Fume hoods

If used and maintained properly, fume hoods are an effective engineering control in place to protect laboratory personnel against exposure to hazardous materials.  

In order to ensure adequate fume hood operation, the University of Guelph ensures that fume hoods and their performance are inspected regularly.

Fume Hood Face Velocity  -  A Significant Factor in Performance

While acceptable performance of a fume hood is a function of a number of factors, including but not limited to: the design of the hood itself, the exhaust system, user work practices, equipment size and arrangement in the hood, fume hood location and make-up air to the fume hood, it is also significantly influenced  by “face velocity” (the average velocity of air entering a fume hood perpendicular to the face (sash) opening).

For satisfactory fume hood performance with respect to “face velocity”, the following shall be strictly applied:

For a By-Pass Fume Hood (constant volume):

Air flow through the hood shall provide an average face velocity of 0.4 m/sec (80 ft/min) - 0.65m/sec (130ft/min) at a working sash height of 18 inches. The low end of the face velocity range provides for adequate capture of contaminants generated within the hood while the high end of the range produces an air flow into and within the hood that is not excessively turbulent and therefore not likely to degrade hood performance.

For a Variable Air Volume (VAV) Fume Hood (constant velocity):

Air flow through the hood shall provide an average face velocity of 0.5 m/sec (100 ft/min) - 0.65m/sec (130ft/min) regardless of sash height.

Fume Hood Sash Positioning (Vertical Sliding Sash)

The sash should be used to minimize the size of the working aperture and to act as a safety screen (note: one should use an appropriate blast shield if there is a chance of an explosion).  Based on safety and comfort considerations, the normal working sash height for fume hoods should be about 18″; larger openings may degrade hood performance and also, in the event of a chemical splash/spill/small explosion, provide little or no protection to the face and upper body, while with smaller openings, some users may experience difficulty in physically trying to conduct some of their fume hood activities. In exceptional circumstances, because of fume hood activities, larger sash openings may be required (note however that a fume hood with a fully-open sash must be used with caution since the sash cannot act then as a safety screen); face velocities must be adjusted to acceptable values (80 - 130 ft/min).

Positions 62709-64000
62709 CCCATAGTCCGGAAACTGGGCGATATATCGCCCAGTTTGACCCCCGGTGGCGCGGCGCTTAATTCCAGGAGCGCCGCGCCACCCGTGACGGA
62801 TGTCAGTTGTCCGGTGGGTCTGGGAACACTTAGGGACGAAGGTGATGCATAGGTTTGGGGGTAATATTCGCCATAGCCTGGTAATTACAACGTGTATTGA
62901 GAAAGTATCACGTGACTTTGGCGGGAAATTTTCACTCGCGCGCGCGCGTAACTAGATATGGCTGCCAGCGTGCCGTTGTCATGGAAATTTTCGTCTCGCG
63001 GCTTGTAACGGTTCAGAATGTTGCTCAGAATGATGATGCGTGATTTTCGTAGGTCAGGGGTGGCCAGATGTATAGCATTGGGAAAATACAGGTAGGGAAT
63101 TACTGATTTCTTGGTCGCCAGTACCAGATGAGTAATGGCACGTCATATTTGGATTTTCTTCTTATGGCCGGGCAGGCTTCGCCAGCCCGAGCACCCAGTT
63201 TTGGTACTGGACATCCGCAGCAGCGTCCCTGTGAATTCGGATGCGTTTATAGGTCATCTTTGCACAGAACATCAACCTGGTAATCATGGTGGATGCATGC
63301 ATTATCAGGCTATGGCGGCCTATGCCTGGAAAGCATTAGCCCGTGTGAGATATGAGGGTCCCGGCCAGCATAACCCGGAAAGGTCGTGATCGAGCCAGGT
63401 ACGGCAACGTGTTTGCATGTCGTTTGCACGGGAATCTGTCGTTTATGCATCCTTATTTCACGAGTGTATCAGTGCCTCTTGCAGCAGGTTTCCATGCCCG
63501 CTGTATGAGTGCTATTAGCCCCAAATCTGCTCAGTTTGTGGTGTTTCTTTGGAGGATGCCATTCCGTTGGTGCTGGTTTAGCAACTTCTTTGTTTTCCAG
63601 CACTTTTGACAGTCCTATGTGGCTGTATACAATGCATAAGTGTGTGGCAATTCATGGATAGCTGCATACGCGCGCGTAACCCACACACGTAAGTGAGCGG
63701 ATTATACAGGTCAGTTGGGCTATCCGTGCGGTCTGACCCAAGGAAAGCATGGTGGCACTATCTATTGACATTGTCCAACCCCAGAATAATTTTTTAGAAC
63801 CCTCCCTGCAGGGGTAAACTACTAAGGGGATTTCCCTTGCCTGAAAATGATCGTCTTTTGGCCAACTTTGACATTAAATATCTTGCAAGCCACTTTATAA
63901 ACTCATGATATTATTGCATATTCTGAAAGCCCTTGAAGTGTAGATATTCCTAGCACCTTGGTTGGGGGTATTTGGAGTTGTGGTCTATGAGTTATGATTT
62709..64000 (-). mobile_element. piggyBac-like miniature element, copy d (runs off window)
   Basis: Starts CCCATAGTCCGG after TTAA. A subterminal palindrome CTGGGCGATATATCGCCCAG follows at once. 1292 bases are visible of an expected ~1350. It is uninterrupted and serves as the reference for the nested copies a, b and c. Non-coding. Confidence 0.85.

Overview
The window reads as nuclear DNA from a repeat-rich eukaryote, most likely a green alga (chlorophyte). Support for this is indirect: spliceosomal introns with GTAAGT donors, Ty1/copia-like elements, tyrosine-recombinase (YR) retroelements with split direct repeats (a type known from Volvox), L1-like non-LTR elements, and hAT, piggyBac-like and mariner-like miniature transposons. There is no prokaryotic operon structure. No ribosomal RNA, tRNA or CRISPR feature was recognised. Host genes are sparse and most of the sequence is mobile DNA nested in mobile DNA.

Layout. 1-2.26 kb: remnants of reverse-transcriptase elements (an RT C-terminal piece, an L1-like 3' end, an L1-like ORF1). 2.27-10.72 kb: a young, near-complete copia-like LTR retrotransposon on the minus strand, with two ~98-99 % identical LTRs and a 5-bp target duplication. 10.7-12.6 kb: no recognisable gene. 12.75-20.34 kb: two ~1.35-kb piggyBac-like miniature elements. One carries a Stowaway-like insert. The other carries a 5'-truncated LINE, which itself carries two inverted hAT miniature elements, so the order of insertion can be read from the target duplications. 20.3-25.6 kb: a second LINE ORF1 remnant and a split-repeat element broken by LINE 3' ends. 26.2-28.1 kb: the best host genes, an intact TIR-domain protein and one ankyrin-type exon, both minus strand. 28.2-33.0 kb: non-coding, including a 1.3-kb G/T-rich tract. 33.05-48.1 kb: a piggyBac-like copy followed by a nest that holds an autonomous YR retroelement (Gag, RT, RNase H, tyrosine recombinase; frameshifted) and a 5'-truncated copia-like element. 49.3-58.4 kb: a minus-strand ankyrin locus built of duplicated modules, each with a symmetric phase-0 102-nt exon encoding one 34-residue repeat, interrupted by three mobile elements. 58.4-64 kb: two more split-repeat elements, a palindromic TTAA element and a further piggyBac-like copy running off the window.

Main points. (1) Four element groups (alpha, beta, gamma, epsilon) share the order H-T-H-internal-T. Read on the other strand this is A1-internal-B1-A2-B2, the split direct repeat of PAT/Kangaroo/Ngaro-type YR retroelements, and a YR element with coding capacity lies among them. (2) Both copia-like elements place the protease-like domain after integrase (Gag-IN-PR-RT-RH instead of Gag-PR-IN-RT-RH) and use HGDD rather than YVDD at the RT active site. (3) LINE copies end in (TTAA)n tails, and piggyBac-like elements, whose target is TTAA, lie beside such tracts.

When fume hood users are not working at the fume hood (making adjustments to equipment and carrying out manipulations in the hood), the sash should be kept closed.

Fume Hood Performance Summary

During annual inspections your fume hood will receive one of the following performance ratings as indicated on a corresponding label left on the fume hood itself.  A description of these ratings is included below.

Satisfactory

  •   no modifications to the fume hood system(s) are required.
  •   fume hood users should conduct activities at the normal working sash height of 18″.

Adequate with Sash Height Adjustment to 12″

  • fume hood face velocity is too low at the normal working height of 18″ to adequately capture contaminants generated within the hood.
  • as an interim measure fume hood users must conduct activities at a working sash height of 12″.
  • Building Mechanics/Controls, Maintenance and Energy Services will receive notification (through the Validation/Audit Report) of the fume hood performance and will develop an action plan to improve fume hood performance.

Adequate with Sash Height Adjustment to Fully Open

  • fume hood face velocity is too high at the normal working height of 18″, resulting in air flow into and within the hood that may be excessively turbulent and therefore likely to degrade hood performance.